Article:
Rock ruins like these are common in New Mexico, and I find them fascinating. I just wonder who built it? How did they haul in all that rock before diesel trucks and heavy equipment? And HOW did they build such straight walls by stacking flat rocks on top of one another? Horses and buggies and TOUGH people, that’s how. Fascinating, I tell you!
The rock walls at Salman Ranch are the best because these 150+ year old walls now house the flower gardens. It was late season when I was there, but the flowers were still blooming and gorgeous.
How about a few close ups?
Do you see the bee on that pink flower? That’s a honeybee! The Salman Ranch has honeybee hives over by the raspberry field. These bees are responsible for pollinating the entire raspberry field, and they were also very busy in the flower gardens! As a person who is allergic to most insect bites, I normally make tracks FAST when I see a wasp or a bee. But these bees were different. They were friendly. I’m even going to say they were courteous! When we were picking raspberries, the bees were very gentle. They would even go to a different branch if my hand reached near the blossoms they were working on. Friendly bees, I tell you!
I am in love with the honeybees.
When I got home I read up on the honeybees and learned that in some areas of the world, they are becoming ENDANGERED! In China, for example, farmers in one area have to pollinate their apple blossoms by hand with a tool they fashion out of a cigarette butt and a chicken feather. Declining bee populations are becoming a problem worldwide and pesticides are to blame. It’s a true story. Bees are responsible for pollinating 70% of the 90 crop species that feed the world. We need honeybees! If you would like to learn about giving bees a home in exchange for honey and beeswax, click here:
I want a honeybee hive in my backyard, because they are such sweet creatures and are so beneficial to the planet, but I learned that once a year the bees do this thing called “swarming.” It’s when they are getting a new queen and they become stirred up. I decided that I love honeybees, but honeybees with hormones probably aren’t the kind of pets I need with my allergy. Maybe I will get an Epi-Pen and do it anyway.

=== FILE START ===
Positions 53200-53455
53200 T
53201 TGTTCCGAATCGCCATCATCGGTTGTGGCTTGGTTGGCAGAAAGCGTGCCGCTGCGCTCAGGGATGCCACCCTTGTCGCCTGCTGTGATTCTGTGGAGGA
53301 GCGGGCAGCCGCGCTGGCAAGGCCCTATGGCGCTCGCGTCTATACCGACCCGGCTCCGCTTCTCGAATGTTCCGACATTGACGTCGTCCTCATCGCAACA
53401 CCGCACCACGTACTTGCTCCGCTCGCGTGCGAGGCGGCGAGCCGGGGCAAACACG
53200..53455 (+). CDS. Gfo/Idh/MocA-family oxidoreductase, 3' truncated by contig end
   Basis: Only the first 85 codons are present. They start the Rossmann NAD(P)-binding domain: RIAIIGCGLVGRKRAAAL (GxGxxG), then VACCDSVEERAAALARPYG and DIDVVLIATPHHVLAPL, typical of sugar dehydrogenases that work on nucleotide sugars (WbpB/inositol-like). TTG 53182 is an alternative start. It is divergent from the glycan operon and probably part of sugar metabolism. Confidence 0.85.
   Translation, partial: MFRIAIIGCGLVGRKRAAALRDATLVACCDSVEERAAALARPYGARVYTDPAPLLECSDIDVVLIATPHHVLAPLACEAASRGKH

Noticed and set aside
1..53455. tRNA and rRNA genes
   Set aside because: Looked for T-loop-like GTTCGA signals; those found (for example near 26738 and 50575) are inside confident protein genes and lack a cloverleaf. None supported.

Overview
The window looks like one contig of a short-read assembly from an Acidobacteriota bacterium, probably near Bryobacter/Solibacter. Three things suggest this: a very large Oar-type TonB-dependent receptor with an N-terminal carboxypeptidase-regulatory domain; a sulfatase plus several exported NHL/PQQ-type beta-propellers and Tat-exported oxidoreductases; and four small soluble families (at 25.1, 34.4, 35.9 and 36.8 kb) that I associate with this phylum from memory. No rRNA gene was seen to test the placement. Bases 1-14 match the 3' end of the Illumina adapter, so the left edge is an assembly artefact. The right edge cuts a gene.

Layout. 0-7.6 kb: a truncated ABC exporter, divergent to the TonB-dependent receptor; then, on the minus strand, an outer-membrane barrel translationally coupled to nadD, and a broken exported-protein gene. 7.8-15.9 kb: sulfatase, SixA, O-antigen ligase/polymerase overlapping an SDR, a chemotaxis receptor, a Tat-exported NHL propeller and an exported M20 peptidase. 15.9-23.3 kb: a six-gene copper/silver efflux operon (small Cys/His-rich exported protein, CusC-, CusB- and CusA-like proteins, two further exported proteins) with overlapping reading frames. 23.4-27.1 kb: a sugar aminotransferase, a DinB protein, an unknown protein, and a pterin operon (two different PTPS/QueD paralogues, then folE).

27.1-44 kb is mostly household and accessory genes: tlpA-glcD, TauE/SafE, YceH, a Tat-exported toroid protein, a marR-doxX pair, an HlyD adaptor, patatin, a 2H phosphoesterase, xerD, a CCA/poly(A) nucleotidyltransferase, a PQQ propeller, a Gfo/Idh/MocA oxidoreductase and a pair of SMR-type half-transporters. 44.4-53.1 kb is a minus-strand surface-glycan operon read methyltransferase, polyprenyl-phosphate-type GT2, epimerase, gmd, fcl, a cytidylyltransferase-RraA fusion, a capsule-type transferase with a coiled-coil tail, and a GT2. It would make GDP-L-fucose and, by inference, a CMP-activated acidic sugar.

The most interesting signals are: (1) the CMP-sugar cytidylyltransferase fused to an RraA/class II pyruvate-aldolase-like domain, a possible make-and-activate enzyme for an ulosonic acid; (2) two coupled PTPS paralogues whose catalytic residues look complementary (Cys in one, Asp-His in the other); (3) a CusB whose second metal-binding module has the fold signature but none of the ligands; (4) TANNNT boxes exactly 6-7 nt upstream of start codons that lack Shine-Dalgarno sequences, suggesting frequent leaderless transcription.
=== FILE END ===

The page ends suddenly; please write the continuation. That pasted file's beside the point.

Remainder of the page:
I noticed a lot of Virginia Creeper in Mora Valley that weekend. Most of it was growing in pine trees. Then, when I returned home I began to notice the vine growing in a lot of pine trees in my hometown. Then I began to wonder if it was deliberately planted by savvy gardeners who knew how nice the pine trees would look in the fall when the Virginia Creeper turned red, or if it was simply transmitted from tree to tree by birds who like to perch in pine trees after they’ve eaten the berries from the red vines. (The berries are poisonous to humans, so please don’t eat them. Let the birds have them.) Then I decided I was thinking way too much and decided to change the subject. But not before driving around my hometown looking for the vibrant red vine in my neighbors’ pine trees. There are seven just in my neighborhood!
How about some more flower pictures?
I hope you have enjoyed our visit about the birds and the bees. See you later!